HDMI Flat Cables: The Same Performance With More Convenience
If you had to hide a piece of paper and a magic marker, which one would you slip under a rug?
The answer is obvious – but what’s important to this discussion is the reason why the paper is the correct answer. Naturally, the paper would fit right under the rug because it’s flat, while the marker would create a lump which could easily be seen.
As you might have guessed, that brings us to the subject of HDMI flat cables, which are exactly what the name implies. They’re modern cables you can use to connect your HDTV to your satellite box, your home theater components, your video game system or anything else that has an HDMI connector. But unlike most video cables you’ve seen, these are flat instead of round.
Now, let’s go back to our opening question and change it a bit. If you had a flat HDMI cable and a round HDMI cable, and had to slip one under a rug or run it against a baseboard, which would you choose?
Exactly. Now you know the primary benefit of flat HDMI cables. But are there drawbacks as well? Let’s take a look.
What’s Inside an HDMI Cable
Before we can decide whether there are reasons to avoid using flat HDMI cables, it’s important to first understand what’s inside them.
Any certified HDMI cable has to meet standards set by a non-profit group established by all of the world’s major electronics manufacturers. Those specifications are updated and improved from time to time, to reflect advances in technology. But in a nutshell, an HDMI cable must have 19 different wires and shields inside, in order to do what it’s intended to do. That’s why, when you look at the connectors on a cable, there are 19 pins visible.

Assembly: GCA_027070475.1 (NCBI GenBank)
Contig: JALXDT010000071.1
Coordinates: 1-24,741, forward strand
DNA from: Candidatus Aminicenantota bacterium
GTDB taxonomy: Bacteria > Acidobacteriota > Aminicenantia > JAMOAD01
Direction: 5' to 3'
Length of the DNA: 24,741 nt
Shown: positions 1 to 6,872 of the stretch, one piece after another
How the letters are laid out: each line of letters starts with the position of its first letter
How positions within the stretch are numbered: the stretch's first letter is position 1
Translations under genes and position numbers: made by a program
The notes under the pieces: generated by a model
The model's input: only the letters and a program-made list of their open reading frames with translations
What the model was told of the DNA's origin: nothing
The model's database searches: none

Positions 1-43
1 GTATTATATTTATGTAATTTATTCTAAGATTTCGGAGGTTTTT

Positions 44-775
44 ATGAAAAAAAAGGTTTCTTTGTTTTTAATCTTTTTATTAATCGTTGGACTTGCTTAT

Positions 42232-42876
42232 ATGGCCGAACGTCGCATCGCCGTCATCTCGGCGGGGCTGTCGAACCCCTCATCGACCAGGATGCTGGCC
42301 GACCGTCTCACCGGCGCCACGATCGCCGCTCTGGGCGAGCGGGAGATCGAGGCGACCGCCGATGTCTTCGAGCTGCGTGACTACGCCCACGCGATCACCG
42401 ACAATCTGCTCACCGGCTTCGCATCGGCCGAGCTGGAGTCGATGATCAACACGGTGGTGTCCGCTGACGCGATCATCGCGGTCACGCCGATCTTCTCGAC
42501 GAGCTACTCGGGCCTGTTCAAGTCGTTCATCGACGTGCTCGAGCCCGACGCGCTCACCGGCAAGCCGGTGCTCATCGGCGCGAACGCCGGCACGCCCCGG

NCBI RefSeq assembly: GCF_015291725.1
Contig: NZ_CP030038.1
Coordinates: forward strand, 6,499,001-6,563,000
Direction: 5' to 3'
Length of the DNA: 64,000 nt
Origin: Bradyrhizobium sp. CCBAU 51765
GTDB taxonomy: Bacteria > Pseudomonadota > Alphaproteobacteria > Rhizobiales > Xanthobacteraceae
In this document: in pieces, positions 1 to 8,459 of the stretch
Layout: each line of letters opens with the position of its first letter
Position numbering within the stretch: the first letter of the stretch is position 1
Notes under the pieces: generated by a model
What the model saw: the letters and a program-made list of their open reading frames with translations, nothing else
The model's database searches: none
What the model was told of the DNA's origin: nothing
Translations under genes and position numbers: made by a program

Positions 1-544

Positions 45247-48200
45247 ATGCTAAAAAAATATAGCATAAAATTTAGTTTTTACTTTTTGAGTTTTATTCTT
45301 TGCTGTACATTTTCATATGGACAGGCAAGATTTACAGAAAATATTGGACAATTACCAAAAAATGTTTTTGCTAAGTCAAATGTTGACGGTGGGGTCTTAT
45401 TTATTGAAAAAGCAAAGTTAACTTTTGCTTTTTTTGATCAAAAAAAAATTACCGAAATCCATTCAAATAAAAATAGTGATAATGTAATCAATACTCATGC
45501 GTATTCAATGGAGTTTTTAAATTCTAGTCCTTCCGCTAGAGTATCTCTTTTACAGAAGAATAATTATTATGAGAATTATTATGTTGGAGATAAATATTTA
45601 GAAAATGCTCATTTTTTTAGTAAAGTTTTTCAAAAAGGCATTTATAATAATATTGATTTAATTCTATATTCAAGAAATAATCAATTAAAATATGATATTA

Each of those wires is responsible for carrying different types of signals. Nine of them carry digital video and audio data, and the rest carry control signals which do things like synchronize the video and audio, carry power, and communicate command data between devices. The entire “package” enables the seamless transmission of high-definition video and multiple channels of uncompressed audio, all in a single cable – in essence, taking the place of the multiple cables once required to connect the components in an audio/video system.
The last piece of the puzzle is performance. Almost all modern HDMI cables are considered (and labeled) “high speed,” and they must be able to handle 1080p and 4K high-def signals as well as all the other goodies like 3D video and 48-bit deep color.
You’ll notice we haven’t mentioned in this section that the cable must be manufactured in a specific shape. That’s because the HDMI specifications don’t address the way a cable is built. The cable simply has to be able to perform all of the functions of an HDMI cable, as defined by the standards. It’s up to the manufacturer to decide where in the jacket each wire and shield should go, what sort of insulation is needed – and what shape to make the cable.
Still with us? Good. Let’s move on to the question that’s on the table.
Are There Drawbacks To Flat HDMI Cables?